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Train named after railway worker who overturned racist recruitment policy

A TRAIN has been named after a railway worker who overturned a racist recruitment policy, to reflect his “incredible legacy,” Avanti West Coast said today.

In 1966, Asquith Xavier successfully fought against a decision not to employ him as a guard at London’s Euston station because of his ethnicity.

The unofficial policy was known as the colour bar.

Avanti West Coast has now named one of its Pendolino trains after Xavier.

His daughter Maria Magdalena-Xavier said: “To think about what our father experienced, whilst applying for a promotion as a train guard at Euston station with the racial discrimination he faced, and now to this day — a train being named after him in his honour and recognising his important campaign — is truly amazing.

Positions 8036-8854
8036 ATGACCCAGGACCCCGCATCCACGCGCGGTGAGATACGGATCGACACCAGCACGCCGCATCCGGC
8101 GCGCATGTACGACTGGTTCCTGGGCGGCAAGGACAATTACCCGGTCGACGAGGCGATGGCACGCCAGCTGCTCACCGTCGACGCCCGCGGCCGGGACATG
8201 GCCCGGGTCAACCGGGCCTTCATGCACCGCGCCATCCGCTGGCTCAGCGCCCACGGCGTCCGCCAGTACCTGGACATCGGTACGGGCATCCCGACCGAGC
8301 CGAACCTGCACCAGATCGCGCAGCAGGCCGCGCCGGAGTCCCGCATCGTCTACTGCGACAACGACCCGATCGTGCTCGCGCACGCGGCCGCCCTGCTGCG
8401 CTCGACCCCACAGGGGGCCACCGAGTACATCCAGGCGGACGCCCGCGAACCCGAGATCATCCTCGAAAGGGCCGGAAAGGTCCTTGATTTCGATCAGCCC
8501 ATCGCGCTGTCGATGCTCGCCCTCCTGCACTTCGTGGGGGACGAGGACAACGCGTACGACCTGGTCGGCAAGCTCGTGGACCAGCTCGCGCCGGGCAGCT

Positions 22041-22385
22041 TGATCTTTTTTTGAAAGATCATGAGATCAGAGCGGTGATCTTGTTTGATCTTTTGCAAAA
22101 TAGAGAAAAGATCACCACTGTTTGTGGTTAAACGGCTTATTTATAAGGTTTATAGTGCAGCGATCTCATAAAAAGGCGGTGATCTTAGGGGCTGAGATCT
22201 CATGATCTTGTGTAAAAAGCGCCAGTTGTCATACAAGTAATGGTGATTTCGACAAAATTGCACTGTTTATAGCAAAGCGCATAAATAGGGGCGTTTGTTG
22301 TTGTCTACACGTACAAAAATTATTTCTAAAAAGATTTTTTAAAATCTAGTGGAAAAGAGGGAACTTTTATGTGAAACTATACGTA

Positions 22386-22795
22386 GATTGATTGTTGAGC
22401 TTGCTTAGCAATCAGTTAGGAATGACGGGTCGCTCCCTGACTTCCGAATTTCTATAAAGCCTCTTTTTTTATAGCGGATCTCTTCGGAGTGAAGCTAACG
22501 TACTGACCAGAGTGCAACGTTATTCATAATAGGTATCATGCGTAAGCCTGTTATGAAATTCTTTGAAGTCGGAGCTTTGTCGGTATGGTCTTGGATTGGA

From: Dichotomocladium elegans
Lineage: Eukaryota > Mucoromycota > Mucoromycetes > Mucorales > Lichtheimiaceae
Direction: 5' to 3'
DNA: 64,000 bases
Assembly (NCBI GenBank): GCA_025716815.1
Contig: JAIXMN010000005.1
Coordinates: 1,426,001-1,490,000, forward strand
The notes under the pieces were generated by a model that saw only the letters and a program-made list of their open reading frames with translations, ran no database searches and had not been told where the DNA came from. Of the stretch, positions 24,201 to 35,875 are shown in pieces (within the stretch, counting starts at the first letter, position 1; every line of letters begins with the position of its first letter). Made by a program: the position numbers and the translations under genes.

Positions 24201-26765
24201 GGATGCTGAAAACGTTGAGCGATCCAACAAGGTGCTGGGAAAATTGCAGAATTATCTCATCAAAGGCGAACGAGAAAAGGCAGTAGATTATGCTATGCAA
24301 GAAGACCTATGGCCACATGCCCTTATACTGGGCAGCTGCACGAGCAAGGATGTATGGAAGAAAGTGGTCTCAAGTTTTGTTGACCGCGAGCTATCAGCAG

“I sincerely hope that the passengers on their train journey will take the time to look up and learn about our father’s journey to justice.”

Xavier, who died in 1980, was part of the Windrush generation, moving to England from Dominica in 1956.

He initially worked for British Railways, subsequently British Rail, as a porter, working his way up to guard.

After negotiations with the National Union of Railwaymen, the predecessor of the Rail, Maritime and Transport (RMT) union, British Railways overturned the decision and announced that none of its future job opportunities in London would be closed on racial grounds.

RMT general secretary Mick Lynch described the train naming as an “important initiative.”

He said: “I am proud that members of my union’s predecessor backed Asquith in his fight and the union raised the issue with British Rail, which agreed to end institutional racial discrimination at London stations.”


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